Anyway, Bree makes for a fine narrator and her romance with guitar-playing quarterback Sean is as believable as it is incredibly cute–and the two are such compatible dorks that you’ll be grinning at their banter. Even with that, another character steals the spotlight: Maisey. After years of being bullied and being joke-nominated to the prom court, Maisey commits suicide halfway through the book. A letter she leaves behind for Bree leaves the girl reeling.

In another book, Maisey would be defined only by Bree’s impressions of her and someone’s philosophizing about how no one will ever understand her now that she’s gone. That’s not how Liars rolls. That her death comes only halfway through and Bree is able to see the aftermath of her death allows for a clear picture of who Maisey was and what led her to her decision. Most appropriately, Maisey has the final word; the novel ends with her letter to Bree. That letter makes it easier to understand what Maisey went through and might just make the reader into a better person.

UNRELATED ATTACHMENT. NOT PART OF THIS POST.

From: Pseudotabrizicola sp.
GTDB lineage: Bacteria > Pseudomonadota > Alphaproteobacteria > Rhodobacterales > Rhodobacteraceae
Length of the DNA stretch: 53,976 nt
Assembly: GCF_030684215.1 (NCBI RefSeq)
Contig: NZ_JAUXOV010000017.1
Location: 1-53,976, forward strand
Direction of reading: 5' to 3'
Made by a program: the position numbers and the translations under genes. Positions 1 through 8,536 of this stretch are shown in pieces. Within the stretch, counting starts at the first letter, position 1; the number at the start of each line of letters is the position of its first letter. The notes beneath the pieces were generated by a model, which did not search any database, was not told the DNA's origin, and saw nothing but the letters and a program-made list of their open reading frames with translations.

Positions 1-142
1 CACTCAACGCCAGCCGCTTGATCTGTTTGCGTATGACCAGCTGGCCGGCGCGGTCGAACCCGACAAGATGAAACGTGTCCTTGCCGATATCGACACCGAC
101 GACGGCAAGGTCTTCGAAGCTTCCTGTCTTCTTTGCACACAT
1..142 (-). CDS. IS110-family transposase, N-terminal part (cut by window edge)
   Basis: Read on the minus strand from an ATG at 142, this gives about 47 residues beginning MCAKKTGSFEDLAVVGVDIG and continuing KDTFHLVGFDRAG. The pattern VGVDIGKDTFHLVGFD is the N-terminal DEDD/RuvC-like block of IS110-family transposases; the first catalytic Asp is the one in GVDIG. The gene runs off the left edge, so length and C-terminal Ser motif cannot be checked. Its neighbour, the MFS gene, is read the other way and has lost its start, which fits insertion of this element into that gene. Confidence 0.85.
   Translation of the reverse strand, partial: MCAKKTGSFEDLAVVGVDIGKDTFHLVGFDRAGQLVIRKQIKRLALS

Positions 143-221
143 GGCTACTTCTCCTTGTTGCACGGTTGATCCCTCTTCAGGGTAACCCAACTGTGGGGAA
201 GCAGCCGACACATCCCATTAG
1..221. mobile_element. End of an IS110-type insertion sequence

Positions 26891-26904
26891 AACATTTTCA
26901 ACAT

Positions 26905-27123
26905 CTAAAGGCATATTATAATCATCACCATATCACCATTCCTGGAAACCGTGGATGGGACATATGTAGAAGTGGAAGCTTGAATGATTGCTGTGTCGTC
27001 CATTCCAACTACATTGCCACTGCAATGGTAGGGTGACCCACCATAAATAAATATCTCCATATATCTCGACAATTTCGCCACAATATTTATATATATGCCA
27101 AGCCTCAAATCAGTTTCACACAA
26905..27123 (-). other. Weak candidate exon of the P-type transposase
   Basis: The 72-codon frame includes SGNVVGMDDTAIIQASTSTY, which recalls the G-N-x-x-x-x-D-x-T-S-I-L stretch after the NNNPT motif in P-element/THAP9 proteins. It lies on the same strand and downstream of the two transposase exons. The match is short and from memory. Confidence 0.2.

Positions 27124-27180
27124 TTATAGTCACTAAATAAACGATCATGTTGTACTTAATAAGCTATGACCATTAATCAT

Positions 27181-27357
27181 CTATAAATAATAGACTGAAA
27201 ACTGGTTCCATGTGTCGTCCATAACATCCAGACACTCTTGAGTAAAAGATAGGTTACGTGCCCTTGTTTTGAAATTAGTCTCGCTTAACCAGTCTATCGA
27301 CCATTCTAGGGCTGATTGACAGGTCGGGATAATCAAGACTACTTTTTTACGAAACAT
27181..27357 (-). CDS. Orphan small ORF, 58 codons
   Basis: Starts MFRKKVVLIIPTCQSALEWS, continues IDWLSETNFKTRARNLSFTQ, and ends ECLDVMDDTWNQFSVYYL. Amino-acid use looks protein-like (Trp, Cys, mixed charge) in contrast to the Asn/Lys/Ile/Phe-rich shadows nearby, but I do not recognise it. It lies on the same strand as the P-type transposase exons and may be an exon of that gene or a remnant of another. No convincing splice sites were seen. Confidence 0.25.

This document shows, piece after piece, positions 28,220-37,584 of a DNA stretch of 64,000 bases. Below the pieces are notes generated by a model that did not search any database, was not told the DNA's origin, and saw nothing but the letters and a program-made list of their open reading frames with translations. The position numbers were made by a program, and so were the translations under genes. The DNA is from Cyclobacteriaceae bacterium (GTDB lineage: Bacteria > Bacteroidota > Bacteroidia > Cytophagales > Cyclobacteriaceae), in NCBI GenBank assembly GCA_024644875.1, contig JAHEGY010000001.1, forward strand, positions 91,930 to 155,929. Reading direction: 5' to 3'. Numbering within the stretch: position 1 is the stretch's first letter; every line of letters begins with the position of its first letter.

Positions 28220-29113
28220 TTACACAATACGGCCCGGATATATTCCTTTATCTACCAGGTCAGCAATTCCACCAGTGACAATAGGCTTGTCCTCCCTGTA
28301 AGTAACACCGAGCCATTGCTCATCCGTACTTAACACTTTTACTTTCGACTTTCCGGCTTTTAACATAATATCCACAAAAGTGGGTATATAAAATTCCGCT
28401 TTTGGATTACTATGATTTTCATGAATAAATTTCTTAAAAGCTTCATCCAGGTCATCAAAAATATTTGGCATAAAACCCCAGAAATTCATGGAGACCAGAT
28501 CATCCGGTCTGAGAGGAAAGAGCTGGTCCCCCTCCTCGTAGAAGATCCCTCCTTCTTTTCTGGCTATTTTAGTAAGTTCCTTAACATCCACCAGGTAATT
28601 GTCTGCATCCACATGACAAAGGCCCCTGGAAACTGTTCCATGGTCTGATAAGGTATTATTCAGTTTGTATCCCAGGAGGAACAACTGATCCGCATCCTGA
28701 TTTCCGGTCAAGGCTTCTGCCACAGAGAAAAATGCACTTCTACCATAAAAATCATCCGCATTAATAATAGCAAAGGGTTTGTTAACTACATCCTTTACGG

What Left Me Wanting:
Though Maisey’s death is handled well, it creates mood whiplash when combined with the subplots related to Bree’s romance and her preparation for prom. We’ll go from nearly laughing at characters’ banter to thinking about Maisey, creating a hiccup that can be powerful enough to make readers put the book down for a bit. The pacing is uneven with a mild stumble of a start, a deeply compelling middle, and a sixty-page stretch before the climax that slows things down again. Though the mood whiplash accurate depicts how life can be when someone we vaguely know commits suicide, it doesn’t make for a novel that’s easy to read in one sitting.